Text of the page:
1. This petition is filed by Pappu Chetty Raghavaiah Chetty's Charities by its President P. Manavala Chetty to issue a writ of certiorari calling for the papers: relating to the proceedings of the Commissioner of Labour, Madras and to quash his order dated 9th February, 1967. The petitioner is a charitable institution founded by one Pappu Chetty Raghavaiah Chetty under a Deed of Trust dated 24th July, 1912 The trust owns 12 items of outstanding secured on mortgages and pledges and unsecured debts. The charities also maintain a kalyana koodam which is being let out for the auspicious functions like marriage to Brahmins and Vaisyas. For allowing the use of kalyana koodam, the charities collect a fee of Rs. 35 per day and for the use of utensils a fee of Rs. 40 is charged for two to four days, in addition to the rent of the building. When the kalayana koodam is let out, a levy at the rate of 75 paise per unit is charged towards electricity supply. The charities realised a sum of Rs. 3,300 by levying charges for renting out the kalyana koodam and hire charges of the vessels. For the year 1963-64 a sum of Rs. 2,900 was realised as electricity charges, but the electricity charges paid by the charities was only Rs. 1,800. The charities maintain an office in which the staff attend to the collection of rents from immovable properties maintenance of kalyana koodam collection of electricity charges, realisation of interests from investments, etc. The charities are realising as rents and interest about Rs. 30,000 per annum. The question that has to be decided is whether the office of the charities falls within the definition 'shop' under Section 2(16) of Madras Shops & Establishments Act, 1947. 'Shop' (is) "any premises where any trade or business is carried on or where services are rendered to customers and includes offices, store rooms, godowns and ware houses, whether in the same premises or otherwise, used in connection with such business, but does not include a restaurant, eating house or commercial establishment."

2. The activities of the petitioner, not being one of trade, the question is whether it is a business carried on by it. The word business is not defined in the Act. It is not necessary that to be termed business, there should be a profit motive. From the facts of the case, it is clear that charities are engaged in the activity of collecting rents from immoveable properties, and moneys lent to others. In addition to that they are renting the kalyana koodam and collecting hire charges on the vessels and electricity charges. It appears that the charities have made a profit from the hiring out of the vessels and from the collection of electricity charges.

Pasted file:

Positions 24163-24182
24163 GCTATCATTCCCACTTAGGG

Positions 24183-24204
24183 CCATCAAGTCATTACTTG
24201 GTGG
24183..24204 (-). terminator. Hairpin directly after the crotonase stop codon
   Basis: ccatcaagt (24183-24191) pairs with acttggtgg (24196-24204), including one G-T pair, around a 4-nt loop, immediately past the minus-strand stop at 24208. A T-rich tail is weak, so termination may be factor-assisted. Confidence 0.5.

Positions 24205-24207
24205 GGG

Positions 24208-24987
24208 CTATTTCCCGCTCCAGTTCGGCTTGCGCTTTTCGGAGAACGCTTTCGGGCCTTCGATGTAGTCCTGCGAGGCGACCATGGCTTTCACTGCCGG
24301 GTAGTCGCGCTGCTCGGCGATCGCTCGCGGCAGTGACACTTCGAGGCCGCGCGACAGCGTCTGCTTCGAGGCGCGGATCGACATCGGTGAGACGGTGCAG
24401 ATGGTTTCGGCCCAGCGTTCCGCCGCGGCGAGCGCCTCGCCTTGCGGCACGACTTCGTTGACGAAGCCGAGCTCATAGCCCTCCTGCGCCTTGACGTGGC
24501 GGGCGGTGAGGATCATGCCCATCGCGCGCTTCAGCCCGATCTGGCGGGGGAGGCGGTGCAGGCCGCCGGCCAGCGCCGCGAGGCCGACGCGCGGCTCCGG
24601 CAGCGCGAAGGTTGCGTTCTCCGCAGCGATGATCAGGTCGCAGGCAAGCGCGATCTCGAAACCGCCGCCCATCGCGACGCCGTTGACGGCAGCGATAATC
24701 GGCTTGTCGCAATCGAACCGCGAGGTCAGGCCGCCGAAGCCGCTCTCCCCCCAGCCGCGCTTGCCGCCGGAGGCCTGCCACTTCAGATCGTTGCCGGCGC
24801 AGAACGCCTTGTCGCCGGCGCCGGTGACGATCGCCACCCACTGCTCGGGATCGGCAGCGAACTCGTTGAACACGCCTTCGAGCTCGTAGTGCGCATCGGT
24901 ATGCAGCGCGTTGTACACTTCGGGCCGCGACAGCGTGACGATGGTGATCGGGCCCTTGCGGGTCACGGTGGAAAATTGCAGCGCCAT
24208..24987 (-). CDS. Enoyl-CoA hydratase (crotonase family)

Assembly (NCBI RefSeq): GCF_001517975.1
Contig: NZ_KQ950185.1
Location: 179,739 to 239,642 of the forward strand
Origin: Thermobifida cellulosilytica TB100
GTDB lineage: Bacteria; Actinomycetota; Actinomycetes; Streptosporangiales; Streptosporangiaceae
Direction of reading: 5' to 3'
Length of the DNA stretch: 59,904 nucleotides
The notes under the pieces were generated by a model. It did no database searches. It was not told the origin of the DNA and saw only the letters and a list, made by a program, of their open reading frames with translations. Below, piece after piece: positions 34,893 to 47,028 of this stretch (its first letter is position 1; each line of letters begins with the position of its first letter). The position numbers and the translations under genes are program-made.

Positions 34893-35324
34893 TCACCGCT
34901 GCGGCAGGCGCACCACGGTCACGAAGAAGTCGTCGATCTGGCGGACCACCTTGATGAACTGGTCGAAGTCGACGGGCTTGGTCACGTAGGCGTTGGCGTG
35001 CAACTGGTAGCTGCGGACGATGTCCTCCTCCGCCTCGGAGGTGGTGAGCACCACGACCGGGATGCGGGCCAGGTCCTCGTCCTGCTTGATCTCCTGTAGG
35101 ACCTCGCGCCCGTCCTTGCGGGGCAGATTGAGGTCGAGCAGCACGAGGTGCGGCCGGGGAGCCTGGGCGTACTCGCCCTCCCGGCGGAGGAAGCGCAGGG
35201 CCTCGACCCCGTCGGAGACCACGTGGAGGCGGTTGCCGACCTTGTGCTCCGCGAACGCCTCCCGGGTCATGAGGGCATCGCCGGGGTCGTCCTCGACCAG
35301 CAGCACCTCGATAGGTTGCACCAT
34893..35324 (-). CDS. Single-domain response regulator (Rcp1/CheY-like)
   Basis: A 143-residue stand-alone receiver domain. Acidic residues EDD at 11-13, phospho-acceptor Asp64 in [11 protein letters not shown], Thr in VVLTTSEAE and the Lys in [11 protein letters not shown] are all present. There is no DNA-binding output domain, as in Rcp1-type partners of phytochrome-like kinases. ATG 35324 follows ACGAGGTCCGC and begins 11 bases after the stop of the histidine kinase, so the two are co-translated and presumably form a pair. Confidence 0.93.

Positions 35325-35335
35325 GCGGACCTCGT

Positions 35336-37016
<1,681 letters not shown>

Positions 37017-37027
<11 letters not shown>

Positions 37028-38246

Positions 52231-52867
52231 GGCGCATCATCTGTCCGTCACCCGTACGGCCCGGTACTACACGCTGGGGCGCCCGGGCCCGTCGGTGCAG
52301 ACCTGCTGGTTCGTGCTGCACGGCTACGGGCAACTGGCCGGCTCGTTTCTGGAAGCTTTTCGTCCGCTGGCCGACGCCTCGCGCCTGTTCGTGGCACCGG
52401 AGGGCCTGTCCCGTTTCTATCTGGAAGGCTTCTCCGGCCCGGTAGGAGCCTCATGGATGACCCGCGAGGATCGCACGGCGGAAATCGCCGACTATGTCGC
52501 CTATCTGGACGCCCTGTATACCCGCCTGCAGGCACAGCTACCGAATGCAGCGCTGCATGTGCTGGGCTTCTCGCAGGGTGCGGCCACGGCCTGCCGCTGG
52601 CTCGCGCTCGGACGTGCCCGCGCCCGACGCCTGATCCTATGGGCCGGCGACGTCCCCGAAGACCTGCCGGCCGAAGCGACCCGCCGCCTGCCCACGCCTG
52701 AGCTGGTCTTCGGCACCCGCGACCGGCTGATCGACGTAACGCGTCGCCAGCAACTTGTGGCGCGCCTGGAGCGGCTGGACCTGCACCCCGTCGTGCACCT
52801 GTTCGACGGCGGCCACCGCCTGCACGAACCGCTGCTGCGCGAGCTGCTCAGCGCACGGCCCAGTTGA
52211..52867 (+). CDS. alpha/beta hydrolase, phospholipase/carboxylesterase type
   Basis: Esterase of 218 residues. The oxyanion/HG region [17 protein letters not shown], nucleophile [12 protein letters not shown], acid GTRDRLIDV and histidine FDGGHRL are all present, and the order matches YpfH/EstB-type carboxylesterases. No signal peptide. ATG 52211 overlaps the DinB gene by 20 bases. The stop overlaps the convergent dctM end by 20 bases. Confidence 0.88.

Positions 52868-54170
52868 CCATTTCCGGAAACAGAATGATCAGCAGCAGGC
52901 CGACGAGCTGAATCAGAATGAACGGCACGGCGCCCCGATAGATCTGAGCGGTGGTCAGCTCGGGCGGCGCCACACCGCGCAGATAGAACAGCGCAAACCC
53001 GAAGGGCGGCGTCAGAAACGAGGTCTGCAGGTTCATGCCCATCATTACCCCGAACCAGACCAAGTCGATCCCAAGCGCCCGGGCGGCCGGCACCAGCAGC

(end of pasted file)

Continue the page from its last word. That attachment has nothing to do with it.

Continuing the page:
3. Mr. V. Vedantachari, the learned Counsel for the petitioner, relied on a passage in Maxwell on 'Interpretation of Statutes', Eleventh Edition, page 323, and submitted that the word 'business' should be read along with other words, namely, trade used in the definition, and therefore, should be confined to business which is in the nature of trade. The word business should have some analogy to trade, but it is not necessary that it should be trade itself.

4. The kind of activity engaged by the trust which brings a profit to it cannot be excluded from the definition Reliance is placed on the Catholic Centre Staff Union v. Archbishop of Madras (1962) 1 M.L.J. 451 : (1962) M.L.J. (Crl.) 370, where it was held that it world be improper to call social or cultural institution admission to whose membership is restricted by the management a shop or a commercial establishment. The Court in that case was considering the applicability of Shops and Establishments Act to an institution known as Catholic Centre whose activity was in the nature of a club than a commercial establishment. The decision cannot be of any help to the petitioner. Considering the facts of the case, I am satisfied that there is, prima facie, no error in the conclusion arrived at by the Commissioner of Labour.

5. This petition is dismissed. No order as to costs.